Meanwhile, the worst heat of the summer seems to have come yesterday, on the last day of summer (I have always considered August 31st the last day of summer). In the House, the temperature reached 91F. We left, though the heat index outside was something like 97F. We drove to Warwick, and then across the Western Passage and out to Conanicut Island and Beavertail Point. I'd hoped there would be enough of a breeze at Beavertail to offset the heat. But it was still early in the day when we arrived (maybe four p.m.), and there was hardly any breeze at all. The sun seemed to rob everything of color. It was like a hammer, that sun. And, somehow, my heart just wasn't in it, this visit to the sea. I can't recall that ever before having been the case.
We stopped for a little while on the western side of the island. We watched two herring gulls using strands of seaweed to "fish" for crabs. The sea looked wrong. The tide was going out, but the rip currents were strong enough to see. The bay seemed calm, almost flat, but seethed near the rocks in a way I have never seen it move before. It almost seemed to boil, and the whole scene (coupled with the heat and the light) felt somewhat surreal. The coves, where the water is usually crystal clear, were murky with silt and organic detritus. I'm assuming these are all early affects of the hurricane. I know the rip tides are.
We moved on to the lighthouse at the point. More weirdness. In my experience, the waves at the point rush in from the southwest, moving northwest. Yesterday, they were coming from the east, moving west. We sat near the base of the old lighthouse (destroyed by fire on July 22, 1753) for a time, watching the strange waves and getting too much sun. Then we retreated into the tiny "aquarium" inside the current lighthouse (built in 1856). It was much cooler inside, in the dark, lit mainly by the lights inside the tanks. We watched a pool of small shark, spiny dogfish (Squalus acanthias). There were various other local fish, including Northern puffer fish (Sphoeroides maculatus), and couple of sea robins (Prionotus carolinus), along with various invertebrates— urchins, starfish, horseshoe crabs, et cetera. There was the carapace of huge rare "blue lobster" (not a different species, just a rare morph). Back outside, we sat for a while in the shade of the lighthouse, pretty much the only shade there was to be had.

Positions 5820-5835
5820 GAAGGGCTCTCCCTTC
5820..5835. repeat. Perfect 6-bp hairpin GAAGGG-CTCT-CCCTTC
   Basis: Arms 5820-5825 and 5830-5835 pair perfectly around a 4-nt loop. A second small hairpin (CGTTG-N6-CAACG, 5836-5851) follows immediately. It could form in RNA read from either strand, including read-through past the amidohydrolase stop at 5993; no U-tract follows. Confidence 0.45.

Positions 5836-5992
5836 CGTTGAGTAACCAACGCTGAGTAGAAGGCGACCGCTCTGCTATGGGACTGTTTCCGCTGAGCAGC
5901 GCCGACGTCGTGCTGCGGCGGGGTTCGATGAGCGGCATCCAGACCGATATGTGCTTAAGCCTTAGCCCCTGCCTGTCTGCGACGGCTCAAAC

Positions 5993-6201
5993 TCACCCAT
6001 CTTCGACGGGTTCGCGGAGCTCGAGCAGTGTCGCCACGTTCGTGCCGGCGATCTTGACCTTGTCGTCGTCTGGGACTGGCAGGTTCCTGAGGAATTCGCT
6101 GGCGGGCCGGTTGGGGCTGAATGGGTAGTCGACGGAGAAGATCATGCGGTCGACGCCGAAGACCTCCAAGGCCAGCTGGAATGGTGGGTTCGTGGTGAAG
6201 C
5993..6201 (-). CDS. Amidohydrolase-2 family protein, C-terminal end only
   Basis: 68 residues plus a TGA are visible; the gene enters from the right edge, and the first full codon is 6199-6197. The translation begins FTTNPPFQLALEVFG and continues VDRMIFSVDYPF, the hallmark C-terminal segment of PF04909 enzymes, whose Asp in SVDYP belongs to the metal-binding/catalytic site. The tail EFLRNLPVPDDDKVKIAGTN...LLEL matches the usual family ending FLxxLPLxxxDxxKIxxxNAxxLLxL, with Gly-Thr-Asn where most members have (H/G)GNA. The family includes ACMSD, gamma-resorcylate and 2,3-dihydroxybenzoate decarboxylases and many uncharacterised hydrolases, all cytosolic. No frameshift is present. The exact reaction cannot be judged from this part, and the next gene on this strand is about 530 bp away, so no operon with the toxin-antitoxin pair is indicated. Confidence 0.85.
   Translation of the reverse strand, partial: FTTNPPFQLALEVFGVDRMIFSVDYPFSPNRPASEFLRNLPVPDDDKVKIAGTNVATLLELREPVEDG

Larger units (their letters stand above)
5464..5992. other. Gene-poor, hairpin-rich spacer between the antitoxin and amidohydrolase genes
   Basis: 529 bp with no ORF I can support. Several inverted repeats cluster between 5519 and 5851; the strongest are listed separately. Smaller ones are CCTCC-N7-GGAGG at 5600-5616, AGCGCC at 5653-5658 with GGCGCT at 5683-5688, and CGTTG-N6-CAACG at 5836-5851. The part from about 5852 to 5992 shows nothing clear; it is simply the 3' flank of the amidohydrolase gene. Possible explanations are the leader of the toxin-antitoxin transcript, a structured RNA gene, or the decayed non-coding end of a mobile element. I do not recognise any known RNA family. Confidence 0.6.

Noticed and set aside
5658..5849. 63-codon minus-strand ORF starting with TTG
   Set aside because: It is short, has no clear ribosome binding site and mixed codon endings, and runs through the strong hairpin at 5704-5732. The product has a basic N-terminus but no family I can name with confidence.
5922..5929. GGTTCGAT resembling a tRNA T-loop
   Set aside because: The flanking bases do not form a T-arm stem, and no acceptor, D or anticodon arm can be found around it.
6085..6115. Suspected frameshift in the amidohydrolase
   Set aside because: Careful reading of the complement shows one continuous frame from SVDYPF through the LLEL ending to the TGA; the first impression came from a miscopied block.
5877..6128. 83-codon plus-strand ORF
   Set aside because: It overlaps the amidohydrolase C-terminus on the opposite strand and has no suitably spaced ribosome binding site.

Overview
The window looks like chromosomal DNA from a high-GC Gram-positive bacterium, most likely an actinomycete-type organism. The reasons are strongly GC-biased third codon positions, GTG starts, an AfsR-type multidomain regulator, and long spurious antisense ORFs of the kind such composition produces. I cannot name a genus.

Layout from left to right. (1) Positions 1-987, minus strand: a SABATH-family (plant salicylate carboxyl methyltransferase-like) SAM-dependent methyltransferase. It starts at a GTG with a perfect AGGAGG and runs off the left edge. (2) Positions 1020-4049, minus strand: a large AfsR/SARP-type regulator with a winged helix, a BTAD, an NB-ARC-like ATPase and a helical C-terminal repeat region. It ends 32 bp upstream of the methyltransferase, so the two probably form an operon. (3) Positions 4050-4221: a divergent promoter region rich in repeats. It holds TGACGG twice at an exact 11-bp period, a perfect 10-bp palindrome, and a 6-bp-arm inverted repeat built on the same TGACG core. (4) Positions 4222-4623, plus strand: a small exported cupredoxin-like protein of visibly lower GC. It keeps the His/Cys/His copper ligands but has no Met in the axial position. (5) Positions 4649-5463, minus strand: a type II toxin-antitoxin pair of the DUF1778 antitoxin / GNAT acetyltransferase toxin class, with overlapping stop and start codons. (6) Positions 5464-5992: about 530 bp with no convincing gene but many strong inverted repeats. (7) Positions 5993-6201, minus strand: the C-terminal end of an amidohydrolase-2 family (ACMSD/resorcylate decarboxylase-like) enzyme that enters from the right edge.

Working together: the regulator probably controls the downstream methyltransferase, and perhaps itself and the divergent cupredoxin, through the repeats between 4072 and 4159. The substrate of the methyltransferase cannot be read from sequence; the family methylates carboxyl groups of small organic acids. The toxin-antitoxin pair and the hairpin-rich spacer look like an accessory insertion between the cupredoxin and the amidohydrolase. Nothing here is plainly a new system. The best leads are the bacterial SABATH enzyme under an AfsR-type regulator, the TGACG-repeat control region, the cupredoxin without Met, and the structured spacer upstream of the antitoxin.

About five, we gave up and headed back to Providence.
There are photos, behind the cut:
A Del's Lemonade truck in Warwick. Yesterday was the only day all summer we had frozen lemonade.
View towards the lighthouse from the western side of the lighthouse, looking south. The washed out quality of this photograph gives a pretty good idea how the day felt.
View to the west from the western side of the island. The seething sea and blinding sun.
Base of the original lighthouse, view to the east.
The aforementioned "blue lobster."
All photographs Copyright © 2010 by Caitlín R. Kiernan and Kathryn A. Pollnac
Last night, we watched the second film in the Red Riding trilogy, In the Year of Our Lord 1980, this one directed by James Marsh. It wasn't as brilliant as the first film, but still very good. Later, there was WoW. We belatedly began the "Keepers of Time" quests. The "Old Hillsbrad" quest, saving the young Thrall from dragons trying to change the course of history, was really a lot of fun (despite having to be disguised as a human). I read the first few pages of Louis Chiappe's Glorified Dinosaurs: The Origin and Early Evolution of Birds, which came as part of a very wonderful literary care package from Steven Lubold (thank you!). I think I got to sleep a little after four ayem, and, amazingly, slept about eight hours, with the aid of no pills whatsoever.
And that was yesterday.
Today, I have to attend to some email, then get Sirenia Digest #57 laid out and PDF'd. I'll do my best to get it to subscribers by this evening (but it might be early tomorrow). Spooky and I are holed up in my office with Dr. Muñoz the Coolerator, and hopefully we won't melt. It's going to be another scorcher today.